On February 1, 2016, the government of BC and representatives from First Nations, environmental groups and the coastal forest industry celebrated an agreement about land designations along the north and central Coast of BC, referred to as the Great Bear Rainforest. The agreement protects 85% of the forest from timber harvesting, while allowing logging in 15% of the area. Although the announcement made reference to economic development and jobs for local First Nations, the media coverage portrayed the announcement as involving only four parties: First Nations, environmental non-government organizations, BC Government, and the forestry industry.  However, AME and the broader mineral exploration and development industry have been actively involved in discussions leading up to the agreement since 2002. More recently, AME provided detailed recommendations on August 10, 2015 to the BC government to ensure that any agreement allows for continued mineral exploration and development. Our industry has a very low impact on the environment, but can create significant socio-economic opportunities and benefits for communities along the north and central coast of BC, as well as providing benefits to all British Columbians.

What’s really happening
The Great Bear Rainforest agreement includes several changes to the proposed land use designations that were announced in June 2015 that affected industries beyond the four parties mentioned, including the mineral exploration and development industry. Significantly, two proposed Biodiversity, Mining and Tourism Areas (BMTAs) – Kitsault and Kimsquit – that AME had opposed have now been replaced with Special Forest Management Areas that have fewer land use restrictions. The Special Forest Management Area designation allows for hydroelectric development, mineral exploration and mining, and tourism. The allowance for hydroelectric production is significant as this may be a cost-effective method of providing clean energy to future mine projects in the Kitsault River basin, with power sales to BC Hydro potentially offsetting the costs of developing the necessary infrastructure.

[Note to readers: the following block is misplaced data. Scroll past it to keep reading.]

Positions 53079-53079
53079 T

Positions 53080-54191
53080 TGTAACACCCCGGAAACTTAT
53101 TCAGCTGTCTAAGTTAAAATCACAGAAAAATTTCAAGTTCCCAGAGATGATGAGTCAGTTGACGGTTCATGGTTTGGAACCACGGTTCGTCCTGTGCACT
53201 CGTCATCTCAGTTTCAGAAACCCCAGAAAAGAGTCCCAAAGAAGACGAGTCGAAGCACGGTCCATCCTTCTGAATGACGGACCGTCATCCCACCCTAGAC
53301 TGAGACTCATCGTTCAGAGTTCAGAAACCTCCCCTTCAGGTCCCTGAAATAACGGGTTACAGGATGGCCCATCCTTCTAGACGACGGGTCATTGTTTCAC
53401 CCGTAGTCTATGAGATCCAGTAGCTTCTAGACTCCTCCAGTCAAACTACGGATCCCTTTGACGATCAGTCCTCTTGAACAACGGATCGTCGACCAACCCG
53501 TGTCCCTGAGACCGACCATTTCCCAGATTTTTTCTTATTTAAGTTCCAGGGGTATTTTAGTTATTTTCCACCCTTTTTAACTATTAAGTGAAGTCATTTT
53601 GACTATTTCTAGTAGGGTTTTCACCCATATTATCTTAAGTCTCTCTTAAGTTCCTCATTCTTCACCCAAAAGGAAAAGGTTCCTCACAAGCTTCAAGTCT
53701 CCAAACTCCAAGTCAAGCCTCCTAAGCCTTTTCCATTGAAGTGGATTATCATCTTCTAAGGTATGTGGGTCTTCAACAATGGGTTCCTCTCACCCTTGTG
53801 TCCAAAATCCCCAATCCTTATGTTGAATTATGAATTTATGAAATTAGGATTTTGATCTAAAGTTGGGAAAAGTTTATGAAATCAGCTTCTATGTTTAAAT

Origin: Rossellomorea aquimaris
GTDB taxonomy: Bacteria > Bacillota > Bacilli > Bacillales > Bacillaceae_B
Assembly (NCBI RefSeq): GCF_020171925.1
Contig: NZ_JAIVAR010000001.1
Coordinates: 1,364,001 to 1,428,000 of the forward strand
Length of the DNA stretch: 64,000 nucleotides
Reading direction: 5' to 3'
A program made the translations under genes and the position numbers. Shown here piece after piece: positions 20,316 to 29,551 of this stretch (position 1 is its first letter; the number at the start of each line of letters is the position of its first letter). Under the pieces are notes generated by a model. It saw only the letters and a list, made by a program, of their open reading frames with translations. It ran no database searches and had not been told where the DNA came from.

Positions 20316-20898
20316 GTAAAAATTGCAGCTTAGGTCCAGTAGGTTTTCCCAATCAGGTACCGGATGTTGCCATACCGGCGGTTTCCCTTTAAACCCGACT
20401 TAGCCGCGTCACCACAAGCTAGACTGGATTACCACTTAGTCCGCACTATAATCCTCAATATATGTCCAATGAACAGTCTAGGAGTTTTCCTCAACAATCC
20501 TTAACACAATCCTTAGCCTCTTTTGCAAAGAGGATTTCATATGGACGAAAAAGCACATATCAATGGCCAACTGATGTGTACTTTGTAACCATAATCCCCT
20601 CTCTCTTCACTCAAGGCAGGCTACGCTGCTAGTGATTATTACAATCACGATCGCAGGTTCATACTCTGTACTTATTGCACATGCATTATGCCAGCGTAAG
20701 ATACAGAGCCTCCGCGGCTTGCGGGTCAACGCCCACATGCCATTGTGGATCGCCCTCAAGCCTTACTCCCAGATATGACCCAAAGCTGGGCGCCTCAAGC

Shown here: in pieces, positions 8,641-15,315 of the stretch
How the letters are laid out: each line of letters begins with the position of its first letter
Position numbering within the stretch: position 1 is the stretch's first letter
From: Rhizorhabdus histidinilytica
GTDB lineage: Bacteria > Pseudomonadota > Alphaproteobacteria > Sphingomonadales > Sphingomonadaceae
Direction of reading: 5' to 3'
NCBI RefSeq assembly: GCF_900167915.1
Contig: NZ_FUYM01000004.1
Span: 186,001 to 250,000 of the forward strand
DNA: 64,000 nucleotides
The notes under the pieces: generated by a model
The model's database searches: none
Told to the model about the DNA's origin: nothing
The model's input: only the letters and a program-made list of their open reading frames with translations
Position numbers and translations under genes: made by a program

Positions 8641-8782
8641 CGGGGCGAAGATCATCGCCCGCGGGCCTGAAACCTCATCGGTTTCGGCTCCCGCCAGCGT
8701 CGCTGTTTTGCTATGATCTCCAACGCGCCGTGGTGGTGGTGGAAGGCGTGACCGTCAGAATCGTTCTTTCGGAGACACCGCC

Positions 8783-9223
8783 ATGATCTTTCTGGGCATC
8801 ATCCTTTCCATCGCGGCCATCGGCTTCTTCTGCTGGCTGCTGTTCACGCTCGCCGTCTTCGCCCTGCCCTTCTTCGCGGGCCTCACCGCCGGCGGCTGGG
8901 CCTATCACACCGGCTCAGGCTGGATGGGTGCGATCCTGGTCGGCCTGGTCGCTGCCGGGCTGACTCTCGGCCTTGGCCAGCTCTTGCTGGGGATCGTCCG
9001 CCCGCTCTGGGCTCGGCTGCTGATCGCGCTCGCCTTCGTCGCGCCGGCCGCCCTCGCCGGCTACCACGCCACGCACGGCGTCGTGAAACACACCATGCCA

What action AME is taking
AME’s solutions and recommendations provided in our August 10, 2015 submission were considered and incorporated into the Great Bear Rainforest agreement. In our submission, AME clearly outlined that we did not support the proposed Kitsault and Kimsquit Biodiversity, Mining and Tourism Areas (BMTAs) because there was a proposed ban on commercial hydroelectric production in these areas, in addition to such a designation being considered a de-facto protected area to our industry. AME also noted that there was a lack of detail and scientific evidence in the consultation documents provided to substantiate a BMTA designation.

AME will continue to monitor land access and use designations in the Great Bear Rainforest to ensure that access to areas with mineral exploration and development potential are permanently kept open. AME will also continue to encourage the government to develop joint solutions with industry while further streamlining and clarifying land use regulations in the Great Bear Rainforest, and elsewhere in BC, to support mineral exploration and development.

Action that you or your organization can take 
The decision to remove restrictions on land access and use for mineral exploration and development in the Great Bear Rainforest is positive, and demonstrates that AME and our members’ input does influence public policy decisions. We encourage you to join AME in calling on government to continue streamlining and clarifying land use regulations as well as developing a more balanced decision-making process that better considers the value of BC’s hidden mineral resources.

An effective way for us to continue such a joint solutions-based dialogue with government is to have strong relationships with regional representatives who are impacted, or could be impacted, by a current or future land use designation. Please reach out to Rick Conte at [email protected] or 604.630.3926 to share your concerns and recommendations.

We also ask that members continue to pressure government to protect BC’s valuable, but hidden, mineral resources to enable exploration and responsible mineral development for the long term benefit of all British Columbians.